Inside the Chess Mind - How Players of All Levels Think About the Game
There are two kinds of chess books. There are the books the authors for some reason just needed to write; and then there are the books the publisher wants the author, any author, to write. The first are usually books with general themes: biographies on long dead Russian International Masters (who grew up in a Communist system, and therefore have no place in their value-system for material concerns), or other kinds of idiosyncrasies, which might be weird but definitely worth reading. The second kind of books are mainly dedicated to the opening, often part of a series with a fixed number of pages and maybe even a written formula no one ever reads anyway.
Both kinds of books have their relevance and I enjoy to read and write both types. But sometimes there are hybrid projects, books that it could be argued include both categories. This book started out being one of these, when my editor, Byron Jacobs, in his eternal hunt for fame, glory and not the least wealth, asked me to write a book with the tide Inside the Chess Mind comparing players of different strength. His choice in asking me seemed obvious due to my knowledge of cognitive science and my occupation of rull time chess writer and trainer, with pupils of different age groups and different playing levels. Or at least I would like to think so. Reality has shown me there arc certain advantages connected with my surname Aagaard, which places me almost last in Danish phone books but first in chess databases and outlook archives around the world. When Byron and others think about who they should hire for a project they go to their email program and scan the list until they find someone suitable. So often I am not the best choice, but simply the first and lazy choice. At least that is my theory.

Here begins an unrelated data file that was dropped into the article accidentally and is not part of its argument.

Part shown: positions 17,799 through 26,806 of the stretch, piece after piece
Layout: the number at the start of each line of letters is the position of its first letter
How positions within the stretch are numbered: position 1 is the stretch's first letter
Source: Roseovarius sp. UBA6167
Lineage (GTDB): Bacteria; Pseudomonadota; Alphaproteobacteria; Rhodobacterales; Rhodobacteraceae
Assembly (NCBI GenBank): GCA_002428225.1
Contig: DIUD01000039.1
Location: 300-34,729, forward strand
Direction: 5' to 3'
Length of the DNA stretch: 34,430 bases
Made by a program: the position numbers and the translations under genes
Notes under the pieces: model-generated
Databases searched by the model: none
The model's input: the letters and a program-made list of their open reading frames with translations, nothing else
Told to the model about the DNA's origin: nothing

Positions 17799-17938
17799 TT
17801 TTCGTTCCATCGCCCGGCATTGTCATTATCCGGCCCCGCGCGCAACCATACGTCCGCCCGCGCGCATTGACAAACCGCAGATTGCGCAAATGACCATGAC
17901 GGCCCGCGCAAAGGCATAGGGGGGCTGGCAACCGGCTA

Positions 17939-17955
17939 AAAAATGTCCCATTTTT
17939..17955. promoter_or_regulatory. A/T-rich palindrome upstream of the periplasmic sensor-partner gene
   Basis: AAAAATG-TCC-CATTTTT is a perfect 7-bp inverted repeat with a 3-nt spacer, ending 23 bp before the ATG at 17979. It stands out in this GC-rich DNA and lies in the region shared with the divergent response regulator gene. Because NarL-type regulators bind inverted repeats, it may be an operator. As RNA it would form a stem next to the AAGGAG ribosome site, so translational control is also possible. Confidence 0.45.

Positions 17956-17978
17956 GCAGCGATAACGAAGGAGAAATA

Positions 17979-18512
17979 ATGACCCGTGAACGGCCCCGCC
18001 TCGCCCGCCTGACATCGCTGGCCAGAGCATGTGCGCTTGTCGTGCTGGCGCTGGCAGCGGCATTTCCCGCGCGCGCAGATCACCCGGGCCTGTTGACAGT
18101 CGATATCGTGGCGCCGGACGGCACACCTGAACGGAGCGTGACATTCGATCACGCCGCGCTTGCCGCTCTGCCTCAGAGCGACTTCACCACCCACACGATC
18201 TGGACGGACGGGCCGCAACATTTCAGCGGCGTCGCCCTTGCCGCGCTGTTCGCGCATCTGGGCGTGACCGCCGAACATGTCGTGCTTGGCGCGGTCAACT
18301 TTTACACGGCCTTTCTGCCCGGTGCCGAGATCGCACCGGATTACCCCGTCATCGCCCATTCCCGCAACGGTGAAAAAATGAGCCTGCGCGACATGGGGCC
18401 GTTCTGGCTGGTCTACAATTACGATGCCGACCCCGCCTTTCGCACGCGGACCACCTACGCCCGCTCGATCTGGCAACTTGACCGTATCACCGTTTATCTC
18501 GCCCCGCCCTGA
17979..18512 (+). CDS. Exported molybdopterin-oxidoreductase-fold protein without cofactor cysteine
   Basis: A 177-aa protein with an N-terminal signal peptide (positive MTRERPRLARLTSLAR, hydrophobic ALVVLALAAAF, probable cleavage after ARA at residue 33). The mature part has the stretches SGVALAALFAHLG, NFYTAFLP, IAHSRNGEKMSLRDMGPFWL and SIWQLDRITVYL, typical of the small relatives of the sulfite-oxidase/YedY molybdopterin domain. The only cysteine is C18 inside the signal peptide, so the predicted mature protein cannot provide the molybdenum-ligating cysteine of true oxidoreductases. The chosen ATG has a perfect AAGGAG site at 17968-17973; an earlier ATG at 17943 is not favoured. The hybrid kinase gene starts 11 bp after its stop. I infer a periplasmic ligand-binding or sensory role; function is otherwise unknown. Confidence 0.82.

But anyway, I was asked and my imagination was immediately fuelled with different ideas and possible exercises. And as my hobby as a fourth category guitarist in a third category band has made me acquire a minidisk-player and a microphone, and as I have a large number of exercises in different archives used in general training, I already had the took necessary to perform the experiments.
The first consideration in doing something like this is, of course, if anything similar has ever been done before. It has. The Dutch psychologist and chess fan Adriaan de Groot rested a lot of top chess players in the late 30's and early - 30's (the decades, not the age groups). This led to different conclusions, which it is logical to relate to.
But then we are already at (he second consideration. What kind of book would I like to write, and with thai comes: what kind of book would I personally have liked to read, had I not disposed of my last name in favour of my middle name at the age of 12 (which would have meant that someone else would have been asked to write the book). I quickly came to the conclusion that a scientifically-oriented book was not really something that interested me. What fascinated me about this project was the diversity I expected in the tests, originating from the test subjects' different personalities, age, idiosyncrasies and backgrounds. This is what I have tried to bring into the book by quoting the players as precisely as possible while soil making sense; i.e. avoiding redundancy and less coherent talking or, in other words, changing spoken language into written language.
Still, though this book should be seen mostly as an empirical study - where the author has allowed the material to take its own form, and found himself messed up and confused as a twelve-year-old boy in a nudist colony there has been some room for basic questions and conclusions along the way. The main conclusion is the limitation of the experiment as such. It almost instandy became obvious to me that the selection of exercises could have been cleverer and more rounded. Also, that in order to make any conclusions of scientific value, more tests would have been needed. Probably the best way would have been to do the tests at least diree times (though maybe with different exercises from time to time), allowing the possibility of reshaping the tests based on the conclusions of the first set of results. For practical reasons this was not possible, mainly because it was hard to summon the guts to ask people like Peter Heine Nielsen and Artur Yusupov to participate even once in the testing. Asking them to participate almost regularly would simply have been impossible - and indecent.